In response to the response to Amanda Palmer

If you’ve found this post, chances are you already have a rough idea about all this. You may already have your own opinions. If you don’t have either, then to summarise: Amanda Palmer raised some $1.2 million through a Kickstarter project. This funded an album and the infrastructure for a tour. She put out a post asking for horn and string players to play with her on stage when the tour comes to their local city. A lot of musicians are (understandably) upset that if they volunteer their services, they will not be paid, and this lack of payment has erupted into a massive argument across the internet. Amy VS gave one of the more eloquent responses on this subject. TalkBass attempted to start a sensible debate on the issue, which sadly degenerated into sarcasm, insults and a secondary debate over whether or not they would “do her.” Nataly Dawn has defended Palmer’s approach but, I felt, missed a couple of important points, which I wanted to raise here.

Now, before I attempt to wade in with my own thoughts, let me clarify some key facts about my own perspective: I am a bass guitarist. I do not play an orchestral instrument. I know that it’s bloody hard to make money playing music – I’ve tried/am trying, and I had to get a day job because I couldn’t find enough work. I also appreciate, however, that the market is different depending on what you play. As such I do not presume to know what it’s like to eke a living from a violin or a tuba. I am also based in London, a city in which I’ve come to realise that there’s a bit of a system to how and where you make music and/or money. From what I’ve read, I think this “system” differs from city-to-city. As for Palmer’s music: I quite like it. I haven’t heard much of it; the only complete album I’ve heard is the Dresden Dolls’ début. Just so we’re clear, this isn’t being written by a fanboy.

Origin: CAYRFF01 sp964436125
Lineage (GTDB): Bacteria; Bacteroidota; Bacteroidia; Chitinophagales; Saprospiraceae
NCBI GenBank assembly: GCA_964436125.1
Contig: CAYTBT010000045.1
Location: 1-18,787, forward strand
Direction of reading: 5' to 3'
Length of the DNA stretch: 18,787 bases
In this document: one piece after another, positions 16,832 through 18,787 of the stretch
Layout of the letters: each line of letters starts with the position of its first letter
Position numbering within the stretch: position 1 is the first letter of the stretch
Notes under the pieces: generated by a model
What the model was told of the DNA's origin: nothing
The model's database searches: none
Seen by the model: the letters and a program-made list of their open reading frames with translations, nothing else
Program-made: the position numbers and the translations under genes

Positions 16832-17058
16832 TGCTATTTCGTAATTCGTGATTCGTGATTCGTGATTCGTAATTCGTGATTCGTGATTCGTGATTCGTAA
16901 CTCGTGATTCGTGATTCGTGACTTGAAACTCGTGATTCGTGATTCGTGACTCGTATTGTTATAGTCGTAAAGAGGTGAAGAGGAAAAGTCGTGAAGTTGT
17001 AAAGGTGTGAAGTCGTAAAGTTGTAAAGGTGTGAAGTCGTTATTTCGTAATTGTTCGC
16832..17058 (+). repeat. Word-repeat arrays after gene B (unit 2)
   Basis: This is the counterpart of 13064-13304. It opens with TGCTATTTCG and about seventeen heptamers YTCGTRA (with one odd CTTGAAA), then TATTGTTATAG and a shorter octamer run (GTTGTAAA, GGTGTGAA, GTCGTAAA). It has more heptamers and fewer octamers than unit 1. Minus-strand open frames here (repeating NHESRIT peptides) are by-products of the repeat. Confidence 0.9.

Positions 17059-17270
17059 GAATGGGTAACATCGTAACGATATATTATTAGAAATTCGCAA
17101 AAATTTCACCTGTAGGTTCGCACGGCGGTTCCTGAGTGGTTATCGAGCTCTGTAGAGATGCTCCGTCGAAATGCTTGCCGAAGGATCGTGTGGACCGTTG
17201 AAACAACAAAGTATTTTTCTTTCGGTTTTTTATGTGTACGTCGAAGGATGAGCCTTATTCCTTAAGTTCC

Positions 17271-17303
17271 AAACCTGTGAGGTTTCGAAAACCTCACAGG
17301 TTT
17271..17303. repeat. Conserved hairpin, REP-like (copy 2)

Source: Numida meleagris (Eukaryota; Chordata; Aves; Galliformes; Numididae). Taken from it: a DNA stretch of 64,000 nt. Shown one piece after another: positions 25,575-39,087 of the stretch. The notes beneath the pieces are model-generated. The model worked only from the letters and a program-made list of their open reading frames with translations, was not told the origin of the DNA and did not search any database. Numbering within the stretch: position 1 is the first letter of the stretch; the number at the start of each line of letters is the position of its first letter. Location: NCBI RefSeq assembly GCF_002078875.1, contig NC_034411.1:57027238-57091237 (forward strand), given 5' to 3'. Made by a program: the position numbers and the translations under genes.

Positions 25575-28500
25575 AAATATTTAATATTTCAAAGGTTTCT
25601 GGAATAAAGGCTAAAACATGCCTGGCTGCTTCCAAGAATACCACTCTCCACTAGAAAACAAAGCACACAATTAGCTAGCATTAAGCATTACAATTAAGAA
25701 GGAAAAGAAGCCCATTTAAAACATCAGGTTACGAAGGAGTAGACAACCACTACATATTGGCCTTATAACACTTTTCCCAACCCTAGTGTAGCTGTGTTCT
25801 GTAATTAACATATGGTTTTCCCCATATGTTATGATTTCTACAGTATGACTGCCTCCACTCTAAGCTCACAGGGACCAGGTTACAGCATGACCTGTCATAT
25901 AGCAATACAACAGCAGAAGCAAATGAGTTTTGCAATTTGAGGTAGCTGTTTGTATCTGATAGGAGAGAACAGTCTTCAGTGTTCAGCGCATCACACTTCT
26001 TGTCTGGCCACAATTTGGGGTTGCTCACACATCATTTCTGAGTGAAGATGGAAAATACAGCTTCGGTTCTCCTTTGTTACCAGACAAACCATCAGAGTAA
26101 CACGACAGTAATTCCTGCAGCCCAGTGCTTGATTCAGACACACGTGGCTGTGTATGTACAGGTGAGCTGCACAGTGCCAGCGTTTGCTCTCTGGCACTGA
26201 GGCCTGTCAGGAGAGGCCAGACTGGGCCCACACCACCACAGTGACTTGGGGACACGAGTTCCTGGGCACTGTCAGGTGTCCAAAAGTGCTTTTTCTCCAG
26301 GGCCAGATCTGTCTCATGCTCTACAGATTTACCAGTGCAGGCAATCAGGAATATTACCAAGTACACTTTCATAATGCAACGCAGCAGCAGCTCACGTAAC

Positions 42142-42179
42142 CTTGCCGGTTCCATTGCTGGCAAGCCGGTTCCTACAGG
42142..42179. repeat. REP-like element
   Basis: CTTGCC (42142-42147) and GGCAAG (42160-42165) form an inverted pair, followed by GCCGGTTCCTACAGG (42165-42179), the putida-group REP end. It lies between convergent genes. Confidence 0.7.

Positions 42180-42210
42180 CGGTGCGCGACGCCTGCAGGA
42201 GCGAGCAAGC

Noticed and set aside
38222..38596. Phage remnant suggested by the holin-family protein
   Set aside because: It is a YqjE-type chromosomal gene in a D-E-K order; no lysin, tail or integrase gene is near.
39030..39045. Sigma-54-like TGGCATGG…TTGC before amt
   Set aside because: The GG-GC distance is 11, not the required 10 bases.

The obvious argument against playing for Amanda Palmer for free is that you would be working, and therefore you should be paid. I see the sense in this argument: I’ve had people contact me in the past, asking if I could do a couple of rehearsals with them, then play bass on their record or gig. If they then revealed that I wouldn’t be paid, I told them where to go. The one difference that a lot of people seem to miss here is that Palmer has not directly asked them to play for free. She asked for volunteers to play, and she has laid out the terms from the beginning. I realise gigs with a famous figure are hard to come by, but is this really so different from your friend asking if you’ll do a gig with his band in exchange for a couple of drinks? If you couldn’t spare the time or money to do it, you’d tell him so. If you can’t spare the time or money to do Palmer’s gig, you don’t volunteer.

The argument that usually follows is that this is arrogant: that Palmer knows she can crowd-source a band for free because she’s Amanda Fucking Palmer and therefore people will want to do it. Damn right, she can – when I first heard about this, I went to the site to see if she was looking for a bass guitarist. I don’t doubt that there are an awful lot of people who would love to play with an idol of theirs. And this is where you need to ask yourself why you’d do such a gig. I’m sure very few musicians would turn it down if there were money involved. But as there isn’t, the pool is reduced to those who just want to play with one of their heroes. It’s a gig for fun, to have a memory you’ll cherish. If you don’t think it’s worth it just for that, you don’t volunteer.